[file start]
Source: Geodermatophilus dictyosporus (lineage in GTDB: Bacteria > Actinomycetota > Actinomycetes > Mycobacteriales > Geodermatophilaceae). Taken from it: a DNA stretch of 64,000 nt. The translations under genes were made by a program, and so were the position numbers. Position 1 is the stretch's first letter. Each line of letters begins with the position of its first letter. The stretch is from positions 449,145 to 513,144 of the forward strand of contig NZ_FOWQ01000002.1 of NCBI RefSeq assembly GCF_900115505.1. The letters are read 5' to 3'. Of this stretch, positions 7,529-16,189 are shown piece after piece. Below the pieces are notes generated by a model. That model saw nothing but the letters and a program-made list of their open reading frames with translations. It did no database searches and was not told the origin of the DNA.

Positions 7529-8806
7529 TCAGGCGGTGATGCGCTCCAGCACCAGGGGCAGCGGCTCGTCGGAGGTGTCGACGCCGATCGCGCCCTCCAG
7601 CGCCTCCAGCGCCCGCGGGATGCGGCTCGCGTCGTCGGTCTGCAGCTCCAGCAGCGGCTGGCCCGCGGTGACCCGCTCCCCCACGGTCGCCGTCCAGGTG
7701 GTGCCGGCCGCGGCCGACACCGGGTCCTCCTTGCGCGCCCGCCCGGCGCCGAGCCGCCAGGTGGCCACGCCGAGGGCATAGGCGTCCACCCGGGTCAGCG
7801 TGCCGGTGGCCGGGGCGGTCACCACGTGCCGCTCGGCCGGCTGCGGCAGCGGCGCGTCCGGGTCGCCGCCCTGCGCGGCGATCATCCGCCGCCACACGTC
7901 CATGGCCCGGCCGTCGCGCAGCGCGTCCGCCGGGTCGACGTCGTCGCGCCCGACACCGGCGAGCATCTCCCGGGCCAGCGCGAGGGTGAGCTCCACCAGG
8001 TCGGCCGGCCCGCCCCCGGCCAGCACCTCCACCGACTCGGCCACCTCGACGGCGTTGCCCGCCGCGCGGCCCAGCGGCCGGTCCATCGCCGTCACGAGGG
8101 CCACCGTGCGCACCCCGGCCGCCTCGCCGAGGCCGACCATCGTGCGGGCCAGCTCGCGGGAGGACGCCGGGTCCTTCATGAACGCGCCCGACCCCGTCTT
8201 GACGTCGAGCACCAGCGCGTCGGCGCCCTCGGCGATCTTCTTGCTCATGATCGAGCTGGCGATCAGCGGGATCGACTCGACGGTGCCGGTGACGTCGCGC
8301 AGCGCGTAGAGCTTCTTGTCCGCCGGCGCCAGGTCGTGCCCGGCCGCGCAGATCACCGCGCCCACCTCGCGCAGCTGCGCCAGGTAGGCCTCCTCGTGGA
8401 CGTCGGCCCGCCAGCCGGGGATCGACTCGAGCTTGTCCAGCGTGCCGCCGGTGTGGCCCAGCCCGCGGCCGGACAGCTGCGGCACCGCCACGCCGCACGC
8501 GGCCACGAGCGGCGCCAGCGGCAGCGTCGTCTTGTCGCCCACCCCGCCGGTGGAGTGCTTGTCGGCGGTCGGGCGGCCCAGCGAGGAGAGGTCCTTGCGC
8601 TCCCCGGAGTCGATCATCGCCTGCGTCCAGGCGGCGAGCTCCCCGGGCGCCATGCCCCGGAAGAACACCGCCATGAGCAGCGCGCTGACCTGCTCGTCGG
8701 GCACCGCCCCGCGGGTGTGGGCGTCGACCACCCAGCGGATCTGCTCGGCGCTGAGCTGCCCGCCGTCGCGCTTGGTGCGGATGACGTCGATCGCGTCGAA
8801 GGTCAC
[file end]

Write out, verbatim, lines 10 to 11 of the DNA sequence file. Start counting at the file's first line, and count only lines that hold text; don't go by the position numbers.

8201 GACGTCGAGCACCAGCGCGTCGGCGCCCTCGGCGATCTTCTTGCTCATGATCGAGCTGGCGATCAGCGGGATCGACTCGACGGTGCCGGTGACGTCGCGC
8301 AGCGCGTAGAGCTTCTTGTCCGCCGGCGCCAGGTCGTGCCCGGCCGCGCAGATCACCGCGCCCACCTCGCGCAGCTGCGCCAGGTAGGCCTCCTCGTGGA